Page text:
In this enquiry the children will be learning about the requirements of plants for life and growth, the different functions of different flowering plants, the life cycle of a seed including pollination, see formation and dispersal, as well as closely observing how a sunflower seed grows. Use the links below to do some research or find out more about each of these aspects.
Click the picture below to find out about the lifecycle of a plant or click here to play a game.
Can you make the plant grow by clicking the picture below?
If you want to find out about the different parts of a plant and their functions, click the picture below.
Click here to find out the main functions of the different parts of a plant.
How does a seed grow and reproduce?
To find out about seed dispersal click the picture below.
What do you know about Sunflowers?
A Little Sunflower History….
American Indian tribes throughout North America were growing sunflowers in what is now Arizona and New Mexico about 5000 years ago. Some archaeologists think that sunflowers were grown as a crop even before corn. Sunflower was used in many ways by the different American Indian tribes. Seed was ground or pounded into flour for cakes, mush or bread. Some tribes mixed the meal with other vegetables such as beans, squash, and corn. The seed was also cracked and eaten for a snack. There are references of squeezing the oil from the seed and using the oil in making bread. When the Spanish explorers came to the New World in the early 1500’s, they took sunflower seeds home with them but for a long time the Europeans only used sunflowers for medicine or as decoration for their homes.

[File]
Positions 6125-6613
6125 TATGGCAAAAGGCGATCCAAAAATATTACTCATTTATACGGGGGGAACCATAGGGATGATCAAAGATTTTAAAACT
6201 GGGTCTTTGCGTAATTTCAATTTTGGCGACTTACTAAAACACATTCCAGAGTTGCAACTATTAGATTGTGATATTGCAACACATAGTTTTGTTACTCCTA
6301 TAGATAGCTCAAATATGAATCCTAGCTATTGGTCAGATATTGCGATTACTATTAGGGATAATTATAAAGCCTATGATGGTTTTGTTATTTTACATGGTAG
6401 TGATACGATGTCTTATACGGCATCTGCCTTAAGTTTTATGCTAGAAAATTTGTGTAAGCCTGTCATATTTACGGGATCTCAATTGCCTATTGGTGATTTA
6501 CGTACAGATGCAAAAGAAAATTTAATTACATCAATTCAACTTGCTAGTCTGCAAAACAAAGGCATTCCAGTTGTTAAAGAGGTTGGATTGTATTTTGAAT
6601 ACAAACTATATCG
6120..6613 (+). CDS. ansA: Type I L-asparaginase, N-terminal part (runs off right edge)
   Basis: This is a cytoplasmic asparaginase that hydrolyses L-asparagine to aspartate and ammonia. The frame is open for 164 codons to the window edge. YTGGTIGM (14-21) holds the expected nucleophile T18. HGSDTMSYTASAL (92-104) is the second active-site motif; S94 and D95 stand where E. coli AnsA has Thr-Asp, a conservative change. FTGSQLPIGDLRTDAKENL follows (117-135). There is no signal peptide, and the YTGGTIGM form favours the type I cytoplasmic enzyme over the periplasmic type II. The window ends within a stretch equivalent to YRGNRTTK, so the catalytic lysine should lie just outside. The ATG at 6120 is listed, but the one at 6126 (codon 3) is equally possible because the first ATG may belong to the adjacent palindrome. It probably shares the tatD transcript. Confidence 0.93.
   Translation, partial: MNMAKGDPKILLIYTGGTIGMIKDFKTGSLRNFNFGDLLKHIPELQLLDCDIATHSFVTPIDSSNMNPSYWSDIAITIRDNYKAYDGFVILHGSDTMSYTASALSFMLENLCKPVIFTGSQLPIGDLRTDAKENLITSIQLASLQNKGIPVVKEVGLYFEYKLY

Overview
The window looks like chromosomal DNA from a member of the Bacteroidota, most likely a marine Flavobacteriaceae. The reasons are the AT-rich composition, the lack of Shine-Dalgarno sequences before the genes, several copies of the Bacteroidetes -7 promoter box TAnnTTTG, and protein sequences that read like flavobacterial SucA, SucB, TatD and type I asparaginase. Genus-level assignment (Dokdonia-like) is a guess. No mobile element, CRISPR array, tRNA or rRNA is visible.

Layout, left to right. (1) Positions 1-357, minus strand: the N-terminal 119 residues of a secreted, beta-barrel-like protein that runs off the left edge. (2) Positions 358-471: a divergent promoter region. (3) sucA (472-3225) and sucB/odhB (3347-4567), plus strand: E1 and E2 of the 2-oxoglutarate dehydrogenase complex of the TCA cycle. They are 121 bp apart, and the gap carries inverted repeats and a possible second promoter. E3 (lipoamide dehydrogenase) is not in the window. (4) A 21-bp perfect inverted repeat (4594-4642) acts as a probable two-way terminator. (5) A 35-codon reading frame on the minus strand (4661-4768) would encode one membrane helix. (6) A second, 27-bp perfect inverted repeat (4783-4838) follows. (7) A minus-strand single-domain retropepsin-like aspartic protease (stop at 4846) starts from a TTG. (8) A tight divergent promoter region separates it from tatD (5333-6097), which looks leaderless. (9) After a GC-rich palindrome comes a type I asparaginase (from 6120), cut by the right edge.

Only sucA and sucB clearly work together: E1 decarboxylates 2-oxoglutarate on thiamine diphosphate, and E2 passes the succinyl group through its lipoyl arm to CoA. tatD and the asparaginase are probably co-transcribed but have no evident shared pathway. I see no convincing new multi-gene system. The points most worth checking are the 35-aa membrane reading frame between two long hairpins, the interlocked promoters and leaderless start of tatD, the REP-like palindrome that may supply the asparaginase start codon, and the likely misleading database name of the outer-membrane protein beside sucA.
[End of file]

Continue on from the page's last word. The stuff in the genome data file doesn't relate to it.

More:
By about 1769, the sunflower traveled eat to Russia where the emperor, Peter the Great, had his subjects produce oil from the seeds on a large scale. By 1880, Russian sunflower seed found its way into the US and seed companies were advertising the ‘Mammoth Russian’ sunflower seed in their catalogues.
Some Sunflower Facts:
- The scientific name for sunflowers is Helianthus—Helia for sun, and Anthus for flower.
- Sunflowers attract birds and bees.
- Sunflowers are one of the fastest growing plants. They can grow 8 to 12 feet tall in rich soil within six months.
- The tallest sunflower was grown in The Netherlands (25’ 5.5” tall) in 1986 by M. Heijmf.
- The sunflower is native to North America.
- Sunflowers were cultivated by Native Americans well over 1,000 years ago.
- Wild sunflower is highly branched with small heads and small seeds, in contrast to the single-stem and large seed head of the domesticated sunflower.
- A well-known sunflower characteristic is that the flowering head tracks the sun’s movement, a phenomenon known as heliotropism. The daily orientation of the flower to the sun is a direct result of different growth rates on the sunny and shady sides of the stem. A plant-growth regulator, or auxin, accumulates on the shaded side of a plant. Because of this accumulation, the darker side grows faster than the sunlit side. Thus, the stem bends toward the sun.
- The sunflower resembles one huge flower, but a single sunflower head hosts 1,000 to 2,000 individual flowers. The yellow petals are actually protective leaves that cover the centre of the head while it is growing. Each of those tiny flowers will eventually generate a sunflower seed.
- Sunflower seeds are rich in oil.
- The sunflower is the national flower of Russia and the state flower of Kansas, USA.
Find out about the lifecycle of a sunflower by watching the video below.